The Vajrayana (Sanskrit: lit. The Adamantine Vehicle) school of Buddhism, practiced predominantly in Tibet, Mongolia and Bhutan, consists of a collection of techniques for the practice of Mahayana, along with the texts that expound those techniques (the Tantras). It is also known to the west as Tantric Buddhism. Being the foundation for Buddhism, it is sometimes expounded as a third and separate major school of Buddhism, alongside the Mahayana and Theravada.

There are four main schools of Tibetan Buddhism: Nyingma, Sakya, Kagyu, and Geluk. All four schools identify themselves as belonging to the Mahayana or "Great Vehicle" tradition, which dominates in China, Korea and Japan.

  • The techniques are characterized by:
    • The use of mantras, or short verbal formulae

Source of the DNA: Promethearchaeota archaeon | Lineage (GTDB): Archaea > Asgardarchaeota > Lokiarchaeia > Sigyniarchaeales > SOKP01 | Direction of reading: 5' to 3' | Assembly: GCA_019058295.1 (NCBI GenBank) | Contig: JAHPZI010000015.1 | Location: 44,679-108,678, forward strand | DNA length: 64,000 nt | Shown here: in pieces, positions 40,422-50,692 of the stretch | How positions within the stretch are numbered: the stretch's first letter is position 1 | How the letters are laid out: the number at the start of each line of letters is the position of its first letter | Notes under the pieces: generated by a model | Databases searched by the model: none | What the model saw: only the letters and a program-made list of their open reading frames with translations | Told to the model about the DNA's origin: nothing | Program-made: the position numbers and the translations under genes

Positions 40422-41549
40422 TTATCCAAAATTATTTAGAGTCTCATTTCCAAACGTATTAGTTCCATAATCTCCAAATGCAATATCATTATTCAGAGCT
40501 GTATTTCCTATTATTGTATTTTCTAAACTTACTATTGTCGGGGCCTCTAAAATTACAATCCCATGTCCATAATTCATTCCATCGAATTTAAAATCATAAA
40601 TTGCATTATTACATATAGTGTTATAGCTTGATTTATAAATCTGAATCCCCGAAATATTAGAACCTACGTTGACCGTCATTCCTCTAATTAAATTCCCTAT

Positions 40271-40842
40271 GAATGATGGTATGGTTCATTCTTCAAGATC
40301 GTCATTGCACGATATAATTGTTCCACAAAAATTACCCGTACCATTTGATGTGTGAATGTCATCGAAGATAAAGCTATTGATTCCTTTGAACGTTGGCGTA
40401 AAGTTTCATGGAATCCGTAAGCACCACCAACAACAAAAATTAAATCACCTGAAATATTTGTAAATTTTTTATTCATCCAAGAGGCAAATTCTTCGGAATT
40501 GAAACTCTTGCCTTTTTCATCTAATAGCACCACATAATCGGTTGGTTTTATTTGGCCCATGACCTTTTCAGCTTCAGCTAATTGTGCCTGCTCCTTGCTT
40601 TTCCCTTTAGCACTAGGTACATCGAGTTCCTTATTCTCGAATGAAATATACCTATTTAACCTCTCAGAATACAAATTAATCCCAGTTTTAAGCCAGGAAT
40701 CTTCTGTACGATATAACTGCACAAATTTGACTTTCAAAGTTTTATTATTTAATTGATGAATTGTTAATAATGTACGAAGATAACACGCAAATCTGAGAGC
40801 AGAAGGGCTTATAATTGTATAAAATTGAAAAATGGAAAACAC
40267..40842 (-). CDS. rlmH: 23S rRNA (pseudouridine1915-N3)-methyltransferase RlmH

• Strong focus on the guru, or teacher
    • A highly-developed tradition of meditation, including concentration techniques such as the visualization of bodhisattvas.

Practitioners are introduced to a collection of Vajrayana practices through a series of initiations.

These can be divided into four categories, namely,

  • Kriyayoga
  • Charyayoga
  • Yogatantra
  • Anuttarayogatantra, which is furthermore divided into "mother", "father" and "non-dual" tantras.

In the Nyingma tradition the division is sixfold:
  • Three Outer Tantras:
    • Kriyayoga
    • Charyayoga
    • Yogatantra
  • Three Inner Tantras, which correspond to the Anuttarayogatantra:
The practice of Atiyoga is divided into three classes: Mental (SemDe), Spatial (LongDe), and Esoteric Instructional (MenNgagDe).

Vajrayana, which developed in Northern India circa 7th century, has its main philosophical roots in Madhyamika of Nagarjuna, Chandrakirti and Vijnanavada (aka Yogachara), Chittamatra) of Asanga, and Vasubhandu. The most famous teacher of Vajrayana is Guru Padmasambhava.

See also: Tibetan Buddhism

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